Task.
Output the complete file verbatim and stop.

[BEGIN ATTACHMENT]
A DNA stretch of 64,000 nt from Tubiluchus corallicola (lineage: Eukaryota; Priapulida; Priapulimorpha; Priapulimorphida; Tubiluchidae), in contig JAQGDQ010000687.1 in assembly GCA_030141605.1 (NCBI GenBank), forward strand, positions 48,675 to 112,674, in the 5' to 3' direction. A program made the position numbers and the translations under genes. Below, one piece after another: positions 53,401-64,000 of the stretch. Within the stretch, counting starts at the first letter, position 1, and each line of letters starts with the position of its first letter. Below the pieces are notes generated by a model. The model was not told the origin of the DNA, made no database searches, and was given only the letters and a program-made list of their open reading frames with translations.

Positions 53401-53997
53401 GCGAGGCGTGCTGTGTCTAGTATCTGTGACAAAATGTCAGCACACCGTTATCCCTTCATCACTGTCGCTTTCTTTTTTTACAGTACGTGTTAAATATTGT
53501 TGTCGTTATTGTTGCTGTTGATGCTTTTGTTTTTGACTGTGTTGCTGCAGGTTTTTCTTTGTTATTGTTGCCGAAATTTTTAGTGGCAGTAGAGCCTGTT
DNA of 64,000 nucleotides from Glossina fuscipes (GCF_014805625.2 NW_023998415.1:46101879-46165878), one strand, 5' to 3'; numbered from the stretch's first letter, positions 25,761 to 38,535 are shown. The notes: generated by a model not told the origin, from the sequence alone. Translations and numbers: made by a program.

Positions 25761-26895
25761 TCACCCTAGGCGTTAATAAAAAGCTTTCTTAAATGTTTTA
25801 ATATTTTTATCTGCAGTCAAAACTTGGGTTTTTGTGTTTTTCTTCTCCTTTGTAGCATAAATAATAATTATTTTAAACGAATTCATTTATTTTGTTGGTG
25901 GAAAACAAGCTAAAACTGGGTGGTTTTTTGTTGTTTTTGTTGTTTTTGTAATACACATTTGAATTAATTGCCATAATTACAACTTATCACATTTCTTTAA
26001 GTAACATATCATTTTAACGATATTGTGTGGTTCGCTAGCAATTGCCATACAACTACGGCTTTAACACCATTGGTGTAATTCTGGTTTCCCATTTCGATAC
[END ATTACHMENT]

A DNA stretch of 64,000 nt from Tubiluchus corallicola (lineage: Eukaryota; Priapulida; Priapulimorpha; Priapulimorphida; Tubiluchidae), in contig JAQGDQ010000687.1 in assembly GCA_030141605.1 (NCBI GenBank), forward strand, positions 48,675 to 112,674, in the 5' to 3' direction. A program made the position numbers and the translations under genes. Below, one piece after another: positions 53,401-64,000 of the stretch. Within the stretch, counting starts at the first letter, position 1, and each line of letters starts with the position of its first letter. Below the pieces are notes generated by a model. The model was not told the origin of the DNA, made no database searches, and was given only the letters and a program-made list of their open reading frames with translations.

Positions 53401-53997
53401 GCGAGGCGTGCTGTGTCTAGTATCTGTGACAAAATGTCAGCACACCGTTATCCCTTCATCACTGTCGCTTTCTTTTTTTACAGTACGTGTTAAATATTGT
53501 TGTCGTTATTGTTGCTGTTGATGCTTTTGTTTTTGACTGTGTTGCTGCAGGTTTTTCTTTGTTATTGTTGCCGAAATTTTTAGTGGCAGTAGAGCCTGTT
DNA of 64,000 nucleotides from Glossina fuscipes (GCF_014805625.2 NW_023998415.1:46101879-46165878), one strand, 5' to 3'; numbered from the stretch's first letter, positions 25,761 to 38,535 are shown. The notes: generated by a model not told the origin, from the sequence alone. Translations and numbers: made by a program.

Positions 25761-26895
25761 TCACCCTAGGCGTTAATAAAAAGCTTTCTTAAATGTTTTA
25801 ATATTTTTATCTGCAGTCAAAACTTGGGTTTTTGTGTTTTTCTTCTCCTTTGTAGCATAAATAATAATTATTTTAAACGAATTCATTTATTTTGTTGGTG
25901 GAAAACAAGCTAAAACTGGGTGGTTTTTTGTTGTTTTTGTTGTTTTTGTAATACACATTTGAATTAATTGCCATAATTACAACTTATCACATTTCTTTAA
26001 GTAACATATCATTTTAACGATATTGTGTGGTTCGCTAGCAATTGCCATACAACTACGGCTTTAACACCATTGGTGTAATTCTGGTTTCCCATTTCGATAC